WTB .45 or just a bit smaller handgun

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Looking for a good gun to carry while backpacking/hiking, meaning, some good punch, and not too much weight, easy to maintain and clean, and if possible in small footprint size.
Price range:blelow $350.
Thanks
 
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For something for what you are looking for, I would recommend saving/spending a little more, in the neighborhood of 400-500, and getting an ideal gun for hiking and such, which to me I would recommend finding a nice used Glock G20 in 10mm. But if you want compact, a Glock 29, which is the compact 10mm.

In the woods, I imagine it could also apply to defending yourself from even the 4 legged predator as well. And in a Oh @#$# situation, you want to know you have enough gun and a reliable gun at that.

Good luck with whatever you go with. :)
 
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If you are getting a subcompact I wouldn't suggest getting a 10mm in anything shorter than a 4-5" barrel, just because the velocity in short barrels of even the best loads put you down in upper .40 performance.
 
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Look at the G32 for trails, its my everyday carry. There are lovers and haters, I'm a lover. Not nearly as much snap as a 10mm, but I suppose that transfers to effectiveness. You can get them out to around 1500fps.

I would also warn against the Bersa 45s. A friend of mine (against my advice) recently purchased one, and had failures to feed from the get go.
 
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Another route to consider would be a smaller, used .357 revolver - you should be able to find one in your price range. Something like a Ruger SP101 or S&W 60. If you don't need to conceal it, you might even think about a larger frame like a S&W 66 or Ruger GP100.
 
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Great idea. I bought my dad a taurus .38 spc as a fathers day present, with the intent that he'd use it on his frequent trail walks. Its an airlite or whatever they call their alloy revolver, so I stayed away from the .357. There are still some good .38+p loads out there.

Cost was about 300 at Sportsman's Warehouse.
 
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Looking for a good gun to carry while backpacking/hiking, meaning, some good punch, and not too much weight, easy to maintain and clean, and if possible in small footprint size.
Price range:blelow $350.
Thanks
Hi,
Thanks for all your replies - even the one's to SgtKashim(thread highjacker:D)
So, I am new on these thing of guns, specially handguns, as far as buying one. Yes, I do have military training 8), so I don't know everything about them, but just enought to keep myself out of trouble.

What's a .357 as far as brand/maker? Ditance is not much of an issue, because, if ever I am going to use it - hopefully never, and most likely will be a short range, like 20 feet or less. I would try to avoid conflict with the beast - four or two legged one - before enganging into firing.
Yes, I intend to get a permit and conceal it - I have seen people freaking out a bit if you are not in camo gear, and carrying any gun.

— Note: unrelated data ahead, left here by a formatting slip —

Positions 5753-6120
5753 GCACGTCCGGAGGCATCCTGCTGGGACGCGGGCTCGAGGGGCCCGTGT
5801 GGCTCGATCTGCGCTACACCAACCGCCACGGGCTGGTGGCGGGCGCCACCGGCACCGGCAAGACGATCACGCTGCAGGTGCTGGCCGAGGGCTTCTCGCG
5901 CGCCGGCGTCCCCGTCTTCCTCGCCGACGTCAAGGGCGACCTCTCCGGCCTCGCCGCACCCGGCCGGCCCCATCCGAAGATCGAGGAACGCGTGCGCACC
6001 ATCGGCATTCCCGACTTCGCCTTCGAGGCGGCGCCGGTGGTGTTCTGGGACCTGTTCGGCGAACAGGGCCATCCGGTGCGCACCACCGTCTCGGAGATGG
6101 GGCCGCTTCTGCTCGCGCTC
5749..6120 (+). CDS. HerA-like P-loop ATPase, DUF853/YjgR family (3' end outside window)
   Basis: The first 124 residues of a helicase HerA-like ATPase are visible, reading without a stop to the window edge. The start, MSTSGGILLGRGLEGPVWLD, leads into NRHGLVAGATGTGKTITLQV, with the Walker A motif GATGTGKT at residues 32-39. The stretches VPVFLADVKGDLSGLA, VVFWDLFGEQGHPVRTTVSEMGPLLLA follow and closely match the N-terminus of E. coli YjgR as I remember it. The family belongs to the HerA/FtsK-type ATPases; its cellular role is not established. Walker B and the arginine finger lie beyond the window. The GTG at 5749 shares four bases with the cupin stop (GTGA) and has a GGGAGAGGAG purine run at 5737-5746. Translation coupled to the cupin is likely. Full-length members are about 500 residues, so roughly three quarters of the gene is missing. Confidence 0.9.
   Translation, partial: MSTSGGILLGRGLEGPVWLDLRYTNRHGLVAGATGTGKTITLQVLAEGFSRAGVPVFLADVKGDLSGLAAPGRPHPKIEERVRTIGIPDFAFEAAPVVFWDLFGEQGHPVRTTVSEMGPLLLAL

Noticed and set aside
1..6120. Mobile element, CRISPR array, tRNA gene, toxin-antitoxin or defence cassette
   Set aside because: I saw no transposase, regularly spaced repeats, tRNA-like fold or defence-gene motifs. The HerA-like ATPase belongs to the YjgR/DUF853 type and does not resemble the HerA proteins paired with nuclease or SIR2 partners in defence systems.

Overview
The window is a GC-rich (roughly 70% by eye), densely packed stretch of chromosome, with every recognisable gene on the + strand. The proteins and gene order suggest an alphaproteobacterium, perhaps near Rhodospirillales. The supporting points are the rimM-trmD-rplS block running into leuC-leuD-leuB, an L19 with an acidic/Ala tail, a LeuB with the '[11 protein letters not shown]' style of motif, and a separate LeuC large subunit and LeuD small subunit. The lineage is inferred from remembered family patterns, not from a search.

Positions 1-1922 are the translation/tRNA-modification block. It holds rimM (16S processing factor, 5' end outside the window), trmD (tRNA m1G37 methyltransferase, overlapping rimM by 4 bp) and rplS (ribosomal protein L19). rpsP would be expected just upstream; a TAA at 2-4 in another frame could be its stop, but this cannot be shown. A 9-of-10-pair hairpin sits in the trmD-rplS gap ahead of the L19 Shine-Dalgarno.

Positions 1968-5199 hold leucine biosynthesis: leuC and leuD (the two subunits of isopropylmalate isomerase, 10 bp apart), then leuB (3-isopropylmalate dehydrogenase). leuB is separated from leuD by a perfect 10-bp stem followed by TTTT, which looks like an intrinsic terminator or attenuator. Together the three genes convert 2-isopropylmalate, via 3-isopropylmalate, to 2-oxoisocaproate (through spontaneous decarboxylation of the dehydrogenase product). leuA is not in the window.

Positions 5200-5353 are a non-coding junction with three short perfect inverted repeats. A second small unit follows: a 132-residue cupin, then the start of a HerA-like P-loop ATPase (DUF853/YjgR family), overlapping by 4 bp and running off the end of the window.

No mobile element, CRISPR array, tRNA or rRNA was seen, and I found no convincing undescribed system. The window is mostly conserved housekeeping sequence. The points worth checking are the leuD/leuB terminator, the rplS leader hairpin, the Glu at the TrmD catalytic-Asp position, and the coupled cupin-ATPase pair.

Really don't need a brand new gun with WIFI ( sorry for the lame joke), and weight is bit of concern obviously, but the sheer size is the main issue - and probably a semi-automatic, would be the ideal.

any more suggestions ? no liability to be issued...so go ahead
 
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What's a .357 as far as brand/maker?
As I mentioned in my post, probably any used Smith & Wesson or Ruger revolver would do well for what you want. Other brands like Rossi or Taurus would also be ok.

If you want to conceal it easier, get a 5-shot, 2"-3" barrel version. If you want to shoot a lot of .357's, you might want a steel-frame model since (I believe) those soak up recoil better. If you don't intend to shoot much .357 (you can shoot .38's out of a .357) and you really are concerned about weight, then get an aluminum-alloy frame model.

Others may disagree (and are free to share their own opinions), but I think a revolver makes a good gun for someone w/o a lot of handgun experience. Easy to use; easy to figure out if it's loaded or not; reliable. To be sure, automatics have their plusses, but they can be more complicated to operated, determine if they're loaded, etc.

If you're dead-set on getting an auto, then I might recommend a used Glock, S&W M&P or Springfield XD in whatever caliber you desire (rent some at a range before you decide). These guns are pretty durable & light with plastic frames. They also tend to be simpler in some ways - I think Glocks aren't too far-off from revolvers: pull trigger, gun goes bang.

But, I can give you all the advice in the world, and if you don't shoot before you buy, you may get something you hate (but I like). Go find a range that rents guns and try a few. You might like something totally different from what I've suggested.
 
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If you are going to go with a Taurus, be careful. I love my Taurus 65, but I also like to work on my guns. The fit and finish on my Taurus 65 was not anywhere near my S&W or Rugers. I spent last night sanding of (another) high spot on the frame of the gun to fit on a Hogue wood grip. Other work I did to the gun: Wolff Spring Kit ($12 spent to make the trigger feel like I spent $100 more on a better gun) and sanding on the frame to remove a high spot that caused cartridge rims to BIND against the frame.

After all the sanding/polishing, I put 750 (500 reloads (cheap JHP) and 250 Independence SJFP) rounds through the gun (mixture of .38 and .357) with only one light strike by another shooter, so I don't know what happened.
 
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